A free country
By Stephen Robinson
As scores of Daily Telegraph readers email us at firstname.lastname@example.org to declare their refusal to obtain David Blunkett's compulsory ID card, the Left has been oddly mute. There has been scarcely a squeak from backbench Labour MPs, and the Guardian has also been subdued.
The New Statesman has not been silent, but, rather, has set itself up as a cheerleader for the ID systems favoured by the more repressive Asian regimes.
A year ago, the NS set out its stall. The magazine urged Mr Blunkett to ignore the sceptics on the Left and Right, arguing it "is lack of identity documents that prevents the poor from opening bank accounts, claiming benefit and escaping police attention".
This analysis - that ID cards should be viewed as helpful tools to allow citizens easier access to public services - exactly echoes the PR line of SchlumbergerSema, the technology giant that hopes to pick up the multi-billion-pound contract for providing the cards.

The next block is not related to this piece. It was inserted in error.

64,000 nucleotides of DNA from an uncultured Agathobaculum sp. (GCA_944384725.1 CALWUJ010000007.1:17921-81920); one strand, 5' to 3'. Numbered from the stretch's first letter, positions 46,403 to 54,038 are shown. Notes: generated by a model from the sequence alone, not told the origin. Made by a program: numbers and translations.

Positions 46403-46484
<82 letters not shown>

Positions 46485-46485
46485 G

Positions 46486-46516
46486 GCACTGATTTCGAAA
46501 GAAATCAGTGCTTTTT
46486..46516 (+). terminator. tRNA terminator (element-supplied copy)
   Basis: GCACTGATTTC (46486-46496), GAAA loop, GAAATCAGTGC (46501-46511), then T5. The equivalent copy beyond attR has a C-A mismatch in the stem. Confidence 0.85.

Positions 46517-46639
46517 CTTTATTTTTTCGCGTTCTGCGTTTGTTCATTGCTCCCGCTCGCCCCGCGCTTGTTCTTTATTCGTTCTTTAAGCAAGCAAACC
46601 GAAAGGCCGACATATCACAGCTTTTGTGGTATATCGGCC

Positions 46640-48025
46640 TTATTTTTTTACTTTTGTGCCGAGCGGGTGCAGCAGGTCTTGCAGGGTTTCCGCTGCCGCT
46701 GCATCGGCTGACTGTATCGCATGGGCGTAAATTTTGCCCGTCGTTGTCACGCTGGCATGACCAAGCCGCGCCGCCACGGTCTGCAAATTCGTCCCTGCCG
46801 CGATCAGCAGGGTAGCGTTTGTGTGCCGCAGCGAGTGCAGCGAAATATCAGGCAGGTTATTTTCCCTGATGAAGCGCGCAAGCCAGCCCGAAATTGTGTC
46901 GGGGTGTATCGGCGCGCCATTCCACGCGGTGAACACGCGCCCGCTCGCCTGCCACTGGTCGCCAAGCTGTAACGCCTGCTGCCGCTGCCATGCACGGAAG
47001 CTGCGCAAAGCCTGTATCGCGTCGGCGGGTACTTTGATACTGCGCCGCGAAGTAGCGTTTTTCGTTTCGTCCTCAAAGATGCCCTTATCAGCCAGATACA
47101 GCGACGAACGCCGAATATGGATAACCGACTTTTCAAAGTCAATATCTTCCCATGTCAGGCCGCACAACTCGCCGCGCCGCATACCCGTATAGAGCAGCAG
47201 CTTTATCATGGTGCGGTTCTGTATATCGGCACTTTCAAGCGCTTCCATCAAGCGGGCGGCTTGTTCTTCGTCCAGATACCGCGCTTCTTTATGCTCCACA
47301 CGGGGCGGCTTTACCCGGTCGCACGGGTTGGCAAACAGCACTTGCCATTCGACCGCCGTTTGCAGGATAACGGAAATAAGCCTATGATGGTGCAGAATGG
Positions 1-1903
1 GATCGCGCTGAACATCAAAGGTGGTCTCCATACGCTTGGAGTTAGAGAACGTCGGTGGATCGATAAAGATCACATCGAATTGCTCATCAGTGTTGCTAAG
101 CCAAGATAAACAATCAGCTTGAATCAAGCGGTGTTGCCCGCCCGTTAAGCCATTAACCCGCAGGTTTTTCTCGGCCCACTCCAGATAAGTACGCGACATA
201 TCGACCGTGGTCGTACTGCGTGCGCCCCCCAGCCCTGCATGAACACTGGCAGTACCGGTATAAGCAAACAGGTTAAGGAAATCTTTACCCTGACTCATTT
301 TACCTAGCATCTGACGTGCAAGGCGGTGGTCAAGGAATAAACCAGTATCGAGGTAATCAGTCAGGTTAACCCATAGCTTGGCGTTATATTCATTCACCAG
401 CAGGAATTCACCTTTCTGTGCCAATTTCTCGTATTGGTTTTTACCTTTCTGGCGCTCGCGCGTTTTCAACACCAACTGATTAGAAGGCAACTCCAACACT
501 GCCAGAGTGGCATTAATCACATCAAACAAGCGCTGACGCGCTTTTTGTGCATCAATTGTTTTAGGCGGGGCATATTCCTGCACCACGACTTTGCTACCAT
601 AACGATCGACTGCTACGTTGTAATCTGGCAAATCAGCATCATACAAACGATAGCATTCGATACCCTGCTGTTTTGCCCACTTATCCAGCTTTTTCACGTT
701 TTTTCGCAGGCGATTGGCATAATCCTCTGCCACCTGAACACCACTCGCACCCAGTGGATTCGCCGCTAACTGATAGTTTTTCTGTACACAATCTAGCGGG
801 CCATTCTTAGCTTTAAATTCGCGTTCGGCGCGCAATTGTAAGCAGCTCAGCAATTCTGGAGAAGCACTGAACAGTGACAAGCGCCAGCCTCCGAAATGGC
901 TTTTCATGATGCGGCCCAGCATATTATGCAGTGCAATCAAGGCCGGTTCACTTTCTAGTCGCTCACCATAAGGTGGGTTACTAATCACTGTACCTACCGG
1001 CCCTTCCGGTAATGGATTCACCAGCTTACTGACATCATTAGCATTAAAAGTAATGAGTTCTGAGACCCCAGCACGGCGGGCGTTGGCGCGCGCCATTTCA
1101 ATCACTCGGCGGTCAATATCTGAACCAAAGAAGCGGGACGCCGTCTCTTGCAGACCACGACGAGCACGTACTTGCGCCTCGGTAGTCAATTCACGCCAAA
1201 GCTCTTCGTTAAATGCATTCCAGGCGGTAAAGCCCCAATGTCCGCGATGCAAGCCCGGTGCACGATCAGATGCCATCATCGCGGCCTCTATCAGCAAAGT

SchlumbergerSema prefers the term "enabling card" to ID card, and has provided much of the technology that has enabled the governments of Malaysia and Singapore to keep closer tabs on their citizens through new "smart" technology.
This week, the NS published the winners of its New Media Awards in a heroically dull "advertorial" supplement, paid for by the very same SchlumbergerSema. SchlumbergerSema takes two pages of the supplement to explain how the "enablement" of the citizen will be advanced by an "entitlement card" through "more efficient delivery of public services", just as the NS has argued.
Is this all a bit too cosy? Not at all, says Peter Wilby, editor of the NS. "Until you pointed it out, I had not made the connection."